Smart watches act as digital assistants by forwarding notifications from smart phones to their owners; therefore, interoperability (IOP) between smart watches and smart phones is vitally important. For interoperability testing, we selected eight smart phones, including six Android phones and two iOS phones. The test coverage included the same functionality that we tested previously, such as SMS notification, incoming call notification, and social network notification.

The Interoperability test results are found in Table 4. These results clearly show that all three smart watches have IOP problems. For example, the SONY smart watch could not receive mail or Facebook notifications from the LG Nexus 4, while the Martian smart watch experienced issues with the SONY XPERIA Z. In our view, these results indicate that companies would benefit from more comprehensive IOP testing of smart watches.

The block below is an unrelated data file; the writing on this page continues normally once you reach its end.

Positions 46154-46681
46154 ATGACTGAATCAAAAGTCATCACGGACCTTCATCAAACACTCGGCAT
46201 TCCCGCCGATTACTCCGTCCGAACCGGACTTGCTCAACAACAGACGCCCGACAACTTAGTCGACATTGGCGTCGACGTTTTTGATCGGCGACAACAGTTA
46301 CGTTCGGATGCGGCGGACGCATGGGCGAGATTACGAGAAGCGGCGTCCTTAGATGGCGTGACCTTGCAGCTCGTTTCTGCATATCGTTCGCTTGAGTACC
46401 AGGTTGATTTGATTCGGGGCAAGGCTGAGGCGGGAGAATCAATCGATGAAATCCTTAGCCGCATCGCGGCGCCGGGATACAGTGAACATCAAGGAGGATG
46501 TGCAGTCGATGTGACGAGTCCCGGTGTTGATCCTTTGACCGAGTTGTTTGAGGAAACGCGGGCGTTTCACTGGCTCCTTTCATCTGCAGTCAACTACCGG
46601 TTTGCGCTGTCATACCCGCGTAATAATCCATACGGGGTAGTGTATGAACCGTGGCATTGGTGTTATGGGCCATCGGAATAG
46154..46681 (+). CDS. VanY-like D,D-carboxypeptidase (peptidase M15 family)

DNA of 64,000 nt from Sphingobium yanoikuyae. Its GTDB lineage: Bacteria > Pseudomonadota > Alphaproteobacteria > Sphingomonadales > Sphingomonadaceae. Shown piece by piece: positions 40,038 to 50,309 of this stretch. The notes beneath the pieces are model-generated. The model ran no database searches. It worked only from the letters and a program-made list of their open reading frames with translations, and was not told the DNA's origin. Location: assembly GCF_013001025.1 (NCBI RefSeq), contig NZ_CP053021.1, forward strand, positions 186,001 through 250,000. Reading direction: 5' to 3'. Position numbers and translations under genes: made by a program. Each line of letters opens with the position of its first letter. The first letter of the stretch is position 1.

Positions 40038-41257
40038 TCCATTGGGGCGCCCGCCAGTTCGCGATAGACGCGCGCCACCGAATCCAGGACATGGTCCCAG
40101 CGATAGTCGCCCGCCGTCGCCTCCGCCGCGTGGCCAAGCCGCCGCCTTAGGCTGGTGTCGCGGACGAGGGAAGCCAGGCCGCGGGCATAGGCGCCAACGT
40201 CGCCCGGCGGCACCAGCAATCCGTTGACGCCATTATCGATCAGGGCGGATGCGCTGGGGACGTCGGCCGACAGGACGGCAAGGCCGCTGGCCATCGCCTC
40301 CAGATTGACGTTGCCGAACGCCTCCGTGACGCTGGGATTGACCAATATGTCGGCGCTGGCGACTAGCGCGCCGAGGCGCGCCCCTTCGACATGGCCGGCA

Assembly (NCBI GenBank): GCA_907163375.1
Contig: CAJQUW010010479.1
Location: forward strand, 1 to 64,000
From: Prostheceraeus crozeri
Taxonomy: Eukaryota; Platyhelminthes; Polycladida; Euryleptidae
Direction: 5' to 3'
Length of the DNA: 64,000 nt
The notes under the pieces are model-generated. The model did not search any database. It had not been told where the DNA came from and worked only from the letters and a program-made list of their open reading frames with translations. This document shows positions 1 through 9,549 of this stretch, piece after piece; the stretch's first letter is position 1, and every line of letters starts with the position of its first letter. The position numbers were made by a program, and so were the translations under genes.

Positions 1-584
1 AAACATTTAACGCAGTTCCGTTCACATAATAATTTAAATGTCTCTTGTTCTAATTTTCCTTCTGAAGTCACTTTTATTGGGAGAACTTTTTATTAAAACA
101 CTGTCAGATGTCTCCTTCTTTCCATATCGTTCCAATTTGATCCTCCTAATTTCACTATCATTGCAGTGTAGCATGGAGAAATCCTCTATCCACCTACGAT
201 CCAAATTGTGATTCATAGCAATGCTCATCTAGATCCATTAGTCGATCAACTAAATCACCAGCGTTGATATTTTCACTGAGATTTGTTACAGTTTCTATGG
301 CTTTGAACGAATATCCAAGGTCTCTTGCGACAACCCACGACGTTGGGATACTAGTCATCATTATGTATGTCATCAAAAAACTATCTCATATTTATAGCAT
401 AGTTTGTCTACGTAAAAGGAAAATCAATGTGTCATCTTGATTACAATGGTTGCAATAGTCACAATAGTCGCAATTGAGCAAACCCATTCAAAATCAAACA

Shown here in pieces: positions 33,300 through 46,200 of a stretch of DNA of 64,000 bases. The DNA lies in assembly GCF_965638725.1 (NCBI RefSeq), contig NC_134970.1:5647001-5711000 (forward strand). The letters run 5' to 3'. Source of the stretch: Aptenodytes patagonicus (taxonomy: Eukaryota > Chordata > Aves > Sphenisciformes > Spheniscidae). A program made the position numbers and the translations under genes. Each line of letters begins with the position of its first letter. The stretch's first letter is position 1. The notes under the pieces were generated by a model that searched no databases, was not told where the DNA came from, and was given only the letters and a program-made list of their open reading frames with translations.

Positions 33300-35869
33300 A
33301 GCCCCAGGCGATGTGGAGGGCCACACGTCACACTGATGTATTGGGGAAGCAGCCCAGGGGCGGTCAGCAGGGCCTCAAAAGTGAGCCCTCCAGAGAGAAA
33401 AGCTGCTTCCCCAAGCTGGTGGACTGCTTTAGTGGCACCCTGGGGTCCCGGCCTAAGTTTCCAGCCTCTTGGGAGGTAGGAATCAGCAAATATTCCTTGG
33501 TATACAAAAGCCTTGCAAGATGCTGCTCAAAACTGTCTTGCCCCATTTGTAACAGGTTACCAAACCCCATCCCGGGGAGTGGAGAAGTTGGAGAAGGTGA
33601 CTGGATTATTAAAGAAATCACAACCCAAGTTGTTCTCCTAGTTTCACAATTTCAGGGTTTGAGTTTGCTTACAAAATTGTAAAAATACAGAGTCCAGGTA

Moreover, our Bluetooth® Qualification Expert (BQE) found that although the Martian Passport Watch claimed to support Bluetooth 4.0 Low Energy technology, there was actually no matching Bluetooth® profile on the device. There was also a discrepancy with the Pebble smart watch because it matched the Bluetooth 2.1 Enhanced Data Rate specifications, which conflicted with its claims of Bluetooth 4.0 compatibility. It seems clear that developers could benefit from more rigorous Bluetooth® certification testing and consultation service. This would ensure that smart watches contain the match Bluetooth® specifications and thereby enable better device interoperability.

Table 4: Test Scores – Interoperability



Smart Watch Test Summary

1. SONY Smart Watch 2